At this stage in the 2012 race it appears that one of the GOPs greatest strengths staying on message, is falling apart. by Bill Gee
Wednesday, May 25, 2011
As a machine that knows how to present a consistent message during an election cycle, one cannot help but admire how the GOP has been able to dominate the political conversation in this country over the past decade. For that they have to thank Karl Rove, who will arguably go down in history as one of the greatest messengers the Republican Party has ever had. True, the Democrats had George Stephanopoulos and James Carvel who were good, but nobody was better than Karl and his ability to keep the thousands of GOP talking heads on message day after day until the last ballot was cast.
So what's been Karl up to these days? More importantly, why is Karl spending his time these days complaining about the slow start to the 2012 Presidential race, and then when a few serious GOP hopefuls actually do enter the race, namely Newt Gingrich, Donald Trump and Ron Paul, he publically states that these candidates are probably unelectable. Given that Karl now runs American Crossroads, a 527 organization with its declared mission to elect more conservative candidates, could it be that "the architect", as George W. Bush called him, has now simply joined a chorus of the confusing, often contradictory voices of a Party that is struggling to find its unifying message?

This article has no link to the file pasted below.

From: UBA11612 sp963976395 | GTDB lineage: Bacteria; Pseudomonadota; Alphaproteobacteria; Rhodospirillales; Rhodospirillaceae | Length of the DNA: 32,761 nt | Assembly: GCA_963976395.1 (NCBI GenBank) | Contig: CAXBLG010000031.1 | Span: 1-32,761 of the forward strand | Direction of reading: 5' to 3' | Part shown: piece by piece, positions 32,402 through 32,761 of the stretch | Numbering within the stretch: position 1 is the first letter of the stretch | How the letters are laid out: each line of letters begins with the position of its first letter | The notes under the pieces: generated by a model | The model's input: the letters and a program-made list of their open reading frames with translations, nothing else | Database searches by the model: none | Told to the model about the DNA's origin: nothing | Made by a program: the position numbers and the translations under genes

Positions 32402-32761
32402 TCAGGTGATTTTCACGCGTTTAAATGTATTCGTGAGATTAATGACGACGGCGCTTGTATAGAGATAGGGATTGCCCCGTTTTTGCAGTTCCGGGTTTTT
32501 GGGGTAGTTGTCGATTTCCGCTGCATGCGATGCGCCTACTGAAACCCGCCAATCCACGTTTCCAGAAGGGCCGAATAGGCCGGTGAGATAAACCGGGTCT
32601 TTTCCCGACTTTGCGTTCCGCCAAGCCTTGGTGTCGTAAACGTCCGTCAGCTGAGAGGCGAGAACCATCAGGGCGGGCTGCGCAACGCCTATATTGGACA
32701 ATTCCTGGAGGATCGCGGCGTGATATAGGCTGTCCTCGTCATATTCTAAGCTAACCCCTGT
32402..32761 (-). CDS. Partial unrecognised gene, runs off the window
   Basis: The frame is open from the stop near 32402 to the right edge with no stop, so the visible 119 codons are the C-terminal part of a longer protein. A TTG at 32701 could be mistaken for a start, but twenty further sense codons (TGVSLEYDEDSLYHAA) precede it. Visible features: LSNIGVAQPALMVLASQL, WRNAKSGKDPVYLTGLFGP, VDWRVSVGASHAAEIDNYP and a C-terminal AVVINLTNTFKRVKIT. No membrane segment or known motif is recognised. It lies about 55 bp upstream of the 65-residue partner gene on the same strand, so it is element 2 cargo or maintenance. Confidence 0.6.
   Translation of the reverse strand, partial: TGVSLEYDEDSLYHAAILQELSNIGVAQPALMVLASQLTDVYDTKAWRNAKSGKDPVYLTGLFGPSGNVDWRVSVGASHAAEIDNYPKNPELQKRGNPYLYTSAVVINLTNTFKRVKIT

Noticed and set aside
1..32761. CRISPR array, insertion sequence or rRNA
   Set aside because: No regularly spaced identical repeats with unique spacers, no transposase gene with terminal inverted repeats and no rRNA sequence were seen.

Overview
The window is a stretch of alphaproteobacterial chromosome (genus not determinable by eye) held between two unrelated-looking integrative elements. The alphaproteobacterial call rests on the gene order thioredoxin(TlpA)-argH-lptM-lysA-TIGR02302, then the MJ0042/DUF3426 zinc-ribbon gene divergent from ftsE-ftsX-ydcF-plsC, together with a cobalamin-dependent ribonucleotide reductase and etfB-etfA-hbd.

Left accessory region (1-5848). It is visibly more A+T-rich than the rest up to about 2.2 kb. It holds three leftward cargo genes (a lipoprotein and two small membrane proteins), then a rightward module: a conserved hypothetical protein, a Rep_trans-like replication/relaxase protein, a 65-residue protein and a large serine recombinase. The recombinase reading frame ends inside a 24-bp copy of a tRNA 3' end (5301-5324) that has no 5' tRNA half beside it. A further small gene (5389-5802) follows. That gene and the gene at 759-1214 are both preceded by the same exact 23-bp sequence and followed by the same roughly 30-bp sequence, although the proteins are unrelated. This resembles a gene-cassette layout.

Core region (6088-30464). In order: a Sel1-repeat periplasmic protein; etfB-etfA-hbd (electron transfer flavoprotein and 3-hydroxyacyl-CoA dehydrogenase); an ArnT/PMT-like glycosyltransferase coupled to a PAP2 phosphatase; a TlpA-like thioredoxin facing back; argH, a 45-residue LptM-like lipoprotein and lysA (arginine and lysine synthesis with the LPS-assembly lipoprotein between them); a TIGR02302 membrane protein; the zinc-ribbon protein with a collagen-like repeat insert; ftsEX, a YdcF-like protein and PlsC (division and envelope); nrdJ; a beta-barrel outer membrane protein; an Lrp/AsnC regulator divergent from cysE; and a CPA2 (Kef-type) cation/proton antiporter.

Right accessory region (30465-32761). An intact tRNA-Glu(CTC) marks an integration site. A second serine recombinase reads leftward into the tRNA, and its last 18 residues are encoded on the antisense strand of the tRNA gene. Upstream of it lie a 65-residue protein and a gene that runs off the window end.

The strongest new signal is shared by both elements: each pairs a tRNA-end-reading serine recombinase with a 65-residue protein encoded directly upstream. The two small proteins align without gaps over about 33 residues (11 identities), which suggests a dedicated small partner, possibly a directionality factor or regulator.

The Fractious GOP
In truth, the GOP is about as organized as the Democrats were in 2003 and 2004. In those years, the only thing that the field of challengers to George W. Bush could agree on was their mutual dislike of the sitting President, but none of them could really articulate exactly why. Todays current field of contenders for the GOP nomination seem to suffer from the same affliction.
In this Corner: The Moderates
Ironically, the most electable GOP hopefuls in the general election may have the most trouble getting out of the gate. Namely, Mitt Romney, Tim Pawlenty, and Jon Huntsman all have some serious governing credentials to bring to the table with a minimal amount of baggage. Unfortunately, all three fall short in the department of true conservative values that the more Christian Republican base seems to demand from their candidates. This will make it very difficult for them to ultimately gain the support they need from the "base" of their Party.
In this Corner: The Tea Party